It’s a low bar. But the projection by the DreamWorks Animation CEO in a conference call with analysts should reassure investors who feared that the company would have to record an impairment charge for its summer release about a snail who dreams about competing in the Indy 500. The film, which cost about $127M to produce, has generated about $246.1M from worldwide box offices — far below early expectations. Fox is still recouping its distribution costs. As a result, DreamWorks Animation recognized just $6.4M from the film in Q3 largely from China and South Korea, where Fox is not the distributor. Jeffrey Katzenberg said in July that he expected Turbo to turn a profit, especially in overseas markets where it had yet to open and would face less competition than it did in the U.S. But with DWA’s continuing box office disappointments, Janney Capital Markets’ Tony Wible said last week that the company “may take as much as a $90M impairment on Turbo.” B. Riley analyst David Miller was slightly more optimistic, saying the studio might take a loss of as much as $19M. “Suffice it to say, it’s going to be very close,” he said. Miller last month lowered his global box office estimate for Turbo by 22.6% and cut his 2013 earnings estimate for DWA by 27.1% to 70 cents a share. COO Ann Daly says that revenues will still come in from the November 12 home video release, racing toys sold by Mattel, and the upcoming spinoff series for Netflix called Turbo: F.A.S.T.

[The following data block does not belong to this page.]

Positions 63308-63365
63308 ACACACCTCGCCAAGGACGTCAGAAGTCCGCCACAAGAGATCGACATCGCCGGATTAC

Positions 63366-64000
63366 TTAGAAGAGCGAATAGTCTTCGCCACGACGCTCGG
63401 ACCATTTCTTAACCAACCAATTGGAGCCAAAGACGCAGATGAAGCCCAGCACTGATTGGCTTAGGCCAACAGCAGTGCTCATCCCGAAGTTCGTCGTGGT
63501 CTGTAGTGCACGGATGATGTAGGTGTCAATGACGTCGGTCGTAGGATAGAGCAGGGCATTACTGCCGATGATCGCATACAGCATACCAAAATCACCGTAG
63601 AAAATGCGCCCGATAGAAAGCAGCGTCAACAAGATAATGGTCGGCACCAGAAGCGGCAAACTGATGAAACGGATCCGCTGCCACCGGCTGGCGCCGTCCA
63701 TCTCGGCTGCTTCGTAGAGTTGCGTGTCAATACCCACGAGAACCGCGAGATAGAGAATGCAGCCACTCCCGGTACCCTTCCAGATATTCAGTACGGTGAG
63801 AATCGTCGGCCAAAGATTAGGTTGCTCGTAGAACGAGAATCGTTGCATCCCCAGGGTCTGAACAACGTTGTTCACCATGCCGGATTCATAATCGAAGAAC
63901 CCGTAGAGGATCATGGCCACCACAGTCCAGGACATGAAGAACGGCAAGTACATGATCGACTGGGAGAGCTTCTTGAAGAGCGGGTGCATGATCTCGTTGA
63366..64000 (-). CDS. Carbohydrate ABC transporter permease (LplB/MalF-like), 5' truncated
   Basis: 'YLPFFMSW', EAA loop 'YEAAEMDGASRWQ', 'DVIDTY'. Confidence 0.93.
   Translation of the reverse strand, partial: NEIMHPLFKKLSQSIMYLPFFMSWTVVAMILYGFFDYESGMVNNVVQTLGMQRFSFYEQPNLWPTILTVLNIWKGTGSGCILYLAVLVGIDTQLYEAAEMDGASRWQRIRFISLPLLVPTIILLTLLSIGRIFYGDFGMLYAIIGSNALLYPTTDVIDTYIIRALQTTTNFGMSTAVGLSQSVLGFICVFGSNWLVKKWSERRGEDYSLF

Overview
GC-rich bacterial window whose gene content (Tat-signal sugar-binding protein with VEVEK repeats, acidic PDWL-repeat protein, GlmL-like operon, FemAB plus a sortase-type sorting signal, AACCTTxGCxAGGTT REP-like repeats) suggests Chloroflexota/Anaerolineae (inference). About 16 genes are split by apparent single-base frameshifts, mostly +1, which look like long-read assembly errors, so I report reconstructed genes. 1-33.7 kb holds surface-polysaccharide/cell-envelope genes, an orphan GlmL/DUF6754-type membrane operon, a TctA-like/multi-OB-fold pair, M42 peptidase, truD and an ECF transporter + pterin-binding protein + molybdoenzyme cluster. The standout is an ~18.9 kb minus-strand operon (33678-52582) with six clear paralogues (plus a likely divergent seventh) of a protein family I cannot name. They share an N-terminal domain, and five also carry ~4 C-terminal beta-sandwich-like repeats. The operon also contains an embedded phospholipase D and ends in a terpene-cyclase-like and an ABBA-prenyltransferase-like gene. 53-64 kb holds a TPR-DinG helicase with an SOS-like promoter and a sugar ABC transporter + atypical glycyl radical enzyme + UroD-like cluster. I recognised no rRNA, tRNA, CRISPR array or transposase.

By DAVID LIEBERMAN, Financial Editor | Tuesday October 29, 2013 @ 6:21pm EDTTags: DreamWorks Animation, Jeffrey Katzenberg, Turbo
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